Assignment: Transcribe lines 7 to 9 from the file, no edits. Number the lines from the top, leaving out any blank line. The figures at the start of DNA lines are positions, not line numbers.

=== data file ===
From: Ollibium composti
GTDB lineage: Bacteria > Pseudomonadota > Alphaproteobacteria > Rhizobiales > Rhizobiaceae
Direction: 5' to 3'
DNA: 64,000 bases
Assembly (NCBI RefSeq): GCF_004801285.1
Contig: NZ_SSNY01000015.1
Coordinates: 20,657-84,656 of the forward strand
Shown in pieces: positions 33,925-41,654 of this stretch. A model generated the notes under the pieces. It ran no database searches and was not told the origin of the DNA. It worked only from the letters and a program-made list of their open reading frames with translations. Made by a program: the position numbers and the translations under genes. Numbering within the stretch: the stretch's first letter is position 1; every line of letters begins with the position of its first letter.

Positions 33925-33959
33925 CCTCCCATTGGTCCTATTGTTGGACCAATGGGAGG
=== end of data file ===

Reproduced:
Coordinates: 20,657-84,656 of the forward strand
Shown in pieces: positions 33,925-41,654 of this stretch. A model generated the notes under the pieces. It ran no database searches and was not told the origin of the DNA. It worked only from the letters and a program-made list of their open reading frames with translations. Made by a program: the position numbers and the translations under genes. Numbering within the stretch: the stretch's first letter is position 1; every line of letters begins with the position of its first letter.

Positions 33925-33959